Designing Errors with Kotlin

December 18, 2018

Fun fact — the area of the Java island is 138 793 km², the Kotlin island occupies 15 km². Of course, it is blatantly incorrect to compare languages based on same-named island areas. At the same time, it brings things in perspective. Java is the cornerstone of the JVM platform. The platform itself overshadows everything it hosts: Groovy, Ceylon, Scala, Clojure and Kotlin. It brings a lot to the table — error handling is no exception (pun intended).

Exceptions! Developers adore exceptions. It is so easy to throw an error and forget about consequences. Is it a good idea though? Should Kotlin follow the same path? Fortunately enough there are many good languages we can learn from. Let’s dive in!

Java

There are checked and unchecked exceptions. Checked ones are not favored among developers since their handling is forced by the function signature. I think the root of the checked exceptions discontent is the duality it introduces. The caller is forced to work not only with the function result but with the possible exception. This creates a lot of friction. At the same time, checked exceptions are useful to enforce a desired behavior. From that perspective, unchecked exceptions are actually worse — unchecked ones are implicit and easy to miss, checked ones are explicit and defined in the declaration.

File open(String filename) throws IOException

Another option is to return null or magic values when something went wrong. It can be called either a C-style or a documentation-driven error handling — the caller is expected (but not enforced) to check the function result for a special case. The case itself is either documented or not — in such situations the process transforms into a goose chase for implicit errors.

Swift

Errors in Swift resemble Java checked exceptions. Error-producing functions are required to be annotated with the throws keyword.

func open(filename: String) throws -> File
do {
    try open("file.txt")
} catch {
    print("Gotta catch them all!")
}

The neat part is that only throwing functions are allowed to throw. Non-annotated functions are required to handle their exceptions themselves. There are no unchecked exceptions.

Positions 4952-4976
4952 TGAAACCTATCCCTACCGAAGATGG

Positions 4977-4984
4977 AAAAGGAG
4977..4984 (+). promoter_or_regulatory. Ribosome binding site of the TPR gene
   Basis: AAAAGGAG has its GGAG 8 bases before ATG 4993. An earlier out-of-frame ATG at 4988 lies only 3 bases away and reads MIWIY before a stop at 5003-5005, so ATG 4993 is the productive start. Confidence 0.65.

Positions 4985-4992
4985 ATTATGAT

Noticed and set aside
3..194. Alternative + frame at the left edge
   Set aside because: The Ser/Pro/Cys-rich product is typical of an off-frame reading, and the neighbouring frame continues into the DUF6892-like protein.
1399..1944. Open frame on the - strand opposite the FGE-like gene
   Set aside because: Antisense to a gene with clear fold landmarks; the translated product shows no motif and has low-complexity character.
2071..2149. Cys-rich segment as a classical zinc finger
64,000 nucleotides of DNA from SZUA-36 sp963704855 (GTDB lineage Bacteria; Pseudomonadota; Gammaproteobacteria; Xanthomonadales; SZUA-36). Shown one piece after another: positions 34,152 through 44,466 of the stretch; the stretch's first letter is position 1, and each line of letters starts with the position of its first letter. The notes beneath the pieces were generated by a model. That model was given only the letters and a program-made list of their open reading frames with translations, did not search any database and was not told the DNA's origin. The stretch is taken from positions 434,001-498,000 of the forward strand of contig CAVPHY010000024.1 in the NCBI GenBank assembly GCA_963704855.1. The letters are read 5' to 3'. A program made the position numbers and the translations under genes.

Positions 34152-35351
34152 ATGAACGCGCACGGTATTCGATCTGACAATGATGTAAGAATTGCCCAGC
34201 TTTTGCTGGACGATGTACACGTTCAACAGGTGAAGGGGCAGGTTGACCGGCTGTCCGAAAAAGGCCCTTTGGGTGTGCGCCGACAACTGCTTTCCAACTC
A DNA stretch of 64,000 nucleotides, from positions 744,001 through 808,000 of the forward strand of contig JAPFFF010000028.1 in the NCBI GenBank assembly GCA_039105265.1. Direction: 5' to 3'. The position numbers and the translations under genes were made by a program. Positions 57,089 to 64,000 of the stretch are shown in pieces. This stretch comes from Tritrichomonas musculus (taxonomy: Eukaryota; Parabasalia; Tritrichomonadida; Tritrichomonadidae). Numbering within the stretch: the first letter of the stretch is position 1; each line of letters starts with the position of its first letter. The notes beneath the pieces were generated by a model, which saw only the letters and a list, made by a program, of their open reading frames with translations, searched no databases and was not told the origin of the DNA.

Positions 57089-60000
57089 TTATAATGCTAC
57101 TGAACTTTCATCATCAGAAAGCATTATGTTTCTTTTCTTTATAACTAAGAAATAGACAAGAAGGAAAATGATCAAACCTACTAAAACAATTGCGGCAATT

Another neat detail — there are no exceptions in Swift. Yep. In fact, the documentation is very careful to not even mention exceptions and uses the Error term instead. throws and throw keywords are just a syntax sugar for working with additional return value. throw writes an error to a register and try reads it. Essentially it is like returning a Pair or an Either.

📖 Technical details are explained in the excellent article by Mike Ash.

At the same time, there is an accepted proposal to introduce the Result type to the standard library as an alternative to throw-driven workflows. It can be seen as a more explicit, manual approach to propagating errors to callers. Result eliminates the function result vs. error duality via combining both of them.

enum Result<Value, Error> {
    case value(Value)
    case error(Error)
}

Go

Fortunately or not Go doesn’t have either Java-like exceptions or Swift-like syntax sugar. And it is this way by design. Explicit return values are used instead.

func open(filename: String) (*File, error)
file, err := open("file.txt")

if err != nil {
    println("YARRR!")
}

Basically, each function which might result in an error returns a pair of a value and an error. That’s it! Looks like a C-style error handling, but at least it is explicit and type-safe. The style is verbose, but it works surprisingly good due to the universal application. Plus, Go 2.0 most likely will introduce syntax sugar for error handling.

handle err { println("YARRR!") }
file := check open("file.txt")